In response to:
Vichy vs. the Nazis from the March 6, 2008 issue
To the Editors:
In his excellent review of Simon Kitson’s The Hunt for Nazi Spies: Fighting Espionage in Vichy France [NYR, March 6], Dr. Robert O. Paxton cites the name of Colonel Paul Paillole as a French counterintelligence officer who portrayed himself in his memoirs as an “anti-German ‘mole’ within the Vichy regime.” As the translator and editor of Paillole’s memoir Fighting the Nazis, I find the characterization of Paillole as seeking to portray himself as anything less than a true French patriot misleading if not false. As Dr. Paxton has shown in great detail in his works, Vichy was far from a monolithic political regime and like any other political entity it evolved on the crest of events through a series of crises until its final disappearance in the wake of D-day in 1944.
From the many recent excellent studies of the German occupation and French reactions during the four years 1940–1944 it is now clear that collaboration was more of a French initiative coming from Pierre Laval and his main supporter, German Ambassador Otto Abetz, a Francophile Nazi careerist in Ribbentrop’s foreign ministry. Adolf Hitler and his entourage, with the exception of Hermann Goering, saw France as a distraction that had to be kept dormant as soon as it had been defeated. The reason was that Hitler had already decided by June 23, 1940, that his next major objective was to attack the Soviet Union at the earliest possible opportunity. With that in mind Hitler resisted all attempts to deviate from that path: Mussolini’s “Mediterranean” strategy; the French West African coast defense; even any deep involvement in the Middle East beyond what was absolutely necessary.
Paillole was active in setting up networks and providing important intelligence regarding the situation in France to British intelligence from 1940 to 1942. When he escaped in November 1942 to Barcelona and then Gibraltar, immediately following the Operation Torch landings in Morocco and Algeria, Paillole was welcomed by the British at MI6 who knew him well and debriefed him thoroughly before sending him to London. There he made his first political mistake when at a meeting with Colonel Passy, the head of Free French intelligence, he refused an invitation to meet with and join General De Gaulle’s movement. His second fateful error in De Gaulle’s eyes was that he supported and became part of his rival General Henri Giraud’s entourage.
The British trusted Paillole to the point that they brought him back to London later on from Algiers to have him debrief Colonel Bertrand, who had unlocked the codes of the German Enigma machine and was providing key intelligence to MI6 before he also managed to escape. Paillole passed his old colleague Bertrand with flying colors and the British promptly put him to work. From his new headquarters in Algiers, Paillole set up numerous resistance operations in France in 1943–1944, including the assassination of key Vichy police collaborators, and rebuilt French military counterintelligence in Algiers in 1943 and 1944. General De Gaulle would dismiss Paillole in 1945 at a time when French intelligence was being infiltrated by nonprofessionals and nonmilitary members of the resistance, many of whom were also members of the Communist Party. Paillole remained adamantly opposed to the French Communists and was resolutely pro-British and pro-American as was indeed the majority of the French public.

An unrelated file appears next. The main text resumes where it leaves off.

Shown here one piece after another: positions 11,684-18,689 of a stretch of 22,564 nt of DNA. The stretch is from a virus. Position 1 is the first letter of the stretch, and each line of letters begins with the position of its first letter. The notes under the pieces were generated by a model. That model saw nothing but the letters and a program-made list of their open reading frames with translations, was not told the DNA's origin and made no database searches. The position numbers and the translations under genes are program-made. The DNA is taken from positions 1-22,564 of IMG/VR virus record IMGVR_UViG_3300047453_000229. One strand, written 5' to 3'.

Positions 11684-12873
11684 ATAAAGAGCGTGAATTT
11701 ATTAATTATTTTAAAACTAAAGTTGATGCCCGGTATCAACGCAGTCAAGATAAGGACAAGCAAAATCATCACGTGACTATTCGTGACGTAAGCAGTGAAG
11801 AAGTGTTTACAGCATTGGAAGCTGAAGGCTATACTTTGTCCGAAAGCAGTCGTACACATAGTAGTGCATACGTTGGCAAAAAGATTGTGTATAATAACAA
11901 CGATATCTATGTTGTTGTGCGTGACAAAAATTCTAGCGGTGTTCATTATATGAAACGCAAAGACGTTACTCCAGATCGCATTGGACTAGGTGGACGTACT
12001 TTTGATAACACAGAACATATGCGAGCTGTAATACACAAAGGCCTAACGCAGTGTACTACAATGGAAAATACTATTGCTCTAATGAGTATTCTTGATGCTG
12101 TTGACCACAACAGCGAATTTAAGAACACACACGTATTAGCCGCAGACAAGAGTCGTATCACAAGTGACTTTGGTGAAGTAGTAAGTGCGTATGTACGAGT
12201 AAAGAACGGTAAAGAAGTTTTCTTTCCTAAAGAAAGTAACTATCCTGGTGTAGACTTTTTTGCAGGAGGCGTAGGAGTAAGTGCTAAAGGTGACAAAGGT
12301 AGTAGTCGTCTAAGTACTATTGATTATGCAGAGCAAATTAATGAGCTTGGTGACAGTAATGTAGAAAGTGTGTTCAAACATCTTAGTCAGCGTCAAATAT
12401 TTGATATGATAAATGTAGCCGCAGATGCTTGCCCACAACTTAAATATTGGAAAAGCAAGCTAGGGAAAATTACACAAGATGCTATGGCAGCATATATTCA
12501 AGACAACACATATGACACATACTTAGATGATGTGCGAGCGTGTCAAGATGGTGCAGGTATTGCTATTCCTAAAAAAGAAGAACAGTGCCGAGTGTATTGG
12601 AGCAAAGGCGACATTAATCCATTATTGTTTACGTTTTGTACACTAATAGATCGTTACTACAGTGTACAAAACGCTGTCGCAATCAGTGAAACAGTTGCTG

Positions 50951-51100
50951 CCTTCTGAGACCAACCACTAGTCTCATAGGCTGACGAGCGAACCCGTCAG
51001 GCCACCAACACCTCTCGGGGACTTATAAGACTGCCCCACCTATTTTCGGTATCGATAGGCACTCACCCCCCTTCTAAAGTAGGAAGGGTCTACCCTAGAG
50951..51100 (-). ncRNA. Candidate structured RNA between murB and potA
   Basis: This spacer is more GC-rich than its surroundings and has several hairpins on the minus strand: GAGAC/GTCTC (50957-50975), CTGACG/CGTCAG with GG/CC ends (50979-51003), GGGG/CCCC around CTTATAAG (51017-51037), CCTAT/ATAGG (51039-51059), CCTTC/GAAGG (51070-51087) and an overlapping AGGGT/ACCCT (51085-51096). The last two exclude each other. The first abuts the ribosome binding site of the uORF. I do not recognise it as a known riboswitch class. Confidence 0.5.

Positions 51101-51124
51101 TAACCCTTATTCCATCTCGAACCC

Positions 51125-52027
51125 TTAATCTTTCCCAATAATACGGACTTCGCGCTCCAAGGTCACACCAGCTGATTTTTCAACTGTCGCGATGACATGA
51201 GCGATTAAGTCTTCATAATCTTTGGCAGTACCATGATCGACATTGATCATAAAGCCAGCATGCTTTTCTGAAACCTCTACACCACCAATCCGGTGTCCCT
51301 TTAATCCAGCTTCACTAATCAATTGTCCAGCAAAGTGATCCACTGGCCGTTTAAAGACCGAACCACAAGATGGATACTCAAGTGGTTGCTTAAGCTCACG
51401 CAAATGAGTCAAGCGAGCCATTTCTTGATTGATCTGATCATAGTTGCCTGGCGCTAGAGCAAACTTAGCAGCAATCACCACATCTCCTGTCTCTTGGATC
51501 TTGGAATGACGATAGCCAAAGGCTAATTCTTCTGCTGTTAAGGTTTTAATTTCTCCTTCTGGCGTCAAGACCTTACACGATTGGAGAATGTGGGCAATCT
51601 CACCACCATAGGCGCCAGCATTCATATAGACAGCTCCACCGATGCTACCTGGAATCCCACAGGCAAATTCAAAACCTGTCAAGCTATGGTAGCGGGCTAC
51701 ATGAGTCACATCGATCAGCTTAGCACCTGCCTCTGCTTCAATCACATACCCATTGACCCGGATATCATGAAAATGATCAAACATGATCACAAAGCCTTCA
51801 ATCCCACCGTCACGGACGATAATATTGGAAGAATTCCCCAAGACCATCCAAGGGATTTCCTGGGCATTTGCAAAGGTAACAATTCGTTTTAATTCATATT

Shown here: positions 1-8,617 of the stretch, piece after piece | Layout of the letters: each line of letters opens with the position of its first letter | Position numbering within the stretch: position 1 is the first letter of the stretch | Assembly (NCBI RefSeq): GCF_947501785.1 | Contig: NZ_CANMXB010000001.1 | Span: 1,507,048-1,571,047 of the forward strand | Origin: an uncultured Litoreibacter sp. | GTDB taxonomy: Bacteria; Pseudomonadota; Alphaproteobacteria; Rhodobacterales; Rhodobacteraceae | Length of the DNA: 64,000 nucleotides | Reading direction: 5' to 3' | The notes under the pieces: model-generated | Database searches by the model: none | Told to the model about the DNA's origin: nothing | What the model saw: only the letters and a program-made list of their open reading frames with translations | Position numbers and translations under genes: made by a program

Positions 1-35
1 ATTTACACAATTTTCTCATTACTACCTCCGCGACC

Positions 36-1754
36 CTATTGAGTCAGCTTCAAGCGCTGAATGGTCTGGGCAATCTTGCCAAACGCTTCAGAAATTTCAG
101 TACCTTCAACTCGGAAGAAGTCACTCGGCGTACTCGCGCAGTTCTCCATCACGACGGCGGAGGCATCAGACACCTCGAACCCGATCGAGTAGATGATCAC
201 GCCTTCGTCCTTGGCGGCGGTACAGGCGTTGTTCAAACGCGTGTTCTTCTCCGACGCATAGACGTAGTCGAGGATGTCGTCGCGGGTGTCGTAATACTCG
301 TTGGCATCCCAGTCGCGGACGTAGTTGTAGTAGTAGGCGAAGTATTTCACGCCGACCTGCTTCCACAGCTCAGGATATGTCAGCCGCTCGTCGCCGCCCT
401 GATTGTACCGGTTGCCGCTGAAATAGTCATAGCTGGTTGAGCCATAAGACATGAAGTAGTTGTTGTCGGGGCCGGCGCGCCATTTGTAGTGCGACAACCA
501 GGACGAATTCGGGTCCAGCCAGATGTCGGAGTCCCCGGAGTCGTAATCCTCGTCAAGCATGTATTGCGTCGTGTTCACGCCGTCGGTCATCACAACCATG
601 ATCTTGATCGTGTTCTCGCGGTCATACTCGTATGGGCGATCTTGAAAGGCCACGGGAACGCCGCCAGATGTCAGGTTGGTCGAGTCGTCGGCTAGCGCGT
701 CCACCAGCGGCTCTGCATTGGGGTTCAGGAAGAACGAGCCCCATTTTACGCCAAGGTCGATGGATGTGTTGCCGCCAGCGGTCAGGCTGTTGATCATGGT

As for Dr. Paxton’s fear that new works of history might uncover the many gray areas within Vichy and could lead to a rehabilitation of the regime, it is completely unfounded. The public is much more sophisticated and well informed today than ever before about the misdeeds of the many collaborators and the suffering they caused. An important new French historian of the intelligence services, Sébastien Laurent, stated that Paillole was a true French patriot and I wholeheartedly agree with that description.
Robert L. Miller
Editor and Publisher
New York City
Robert O. Paxton replies:
Robert L. Miller is right to direct our attention to Colonel Paul Paillole, a colorful, strong-willed, and complex French officer whose postwar memoirs were traditionally a main source of information about Vichy France’s intelligence services. Many of us who studied Vichy were sooner or later contacted by Colonel Paillole, who strove energetically into his nineties to make his version of that history (well summarized by Mr. Miller) prevail.
The postwar memoirs of Vichy French officials commonly suffer some revision when a researcher is able to study the documents of the period. Simon Kitson’s The Hunt for Nazi Spies is a case in point. His portrayal of Colonel Paillole as an anti-German but dutiful Pétainist until November 1942 is persuasive. The admirers of Pétain were not a monolithic camp, as Mr. Miller accurately observes. But one of Simon Kitson’s revelations is that as late as November 1943 Paillole tried to have Marshal Pétain smuggled out to North Africa so that the Marshal could resume his rightful place at the head of liberated France.
Mr. Miller will be happy therefore to learn that Simon Kitson pays tribute on page 80 to Colonel Paillole’s “patriotic reflex” in his effort to neutralize all foreign espionage operations—not just the Nazi one—in his country.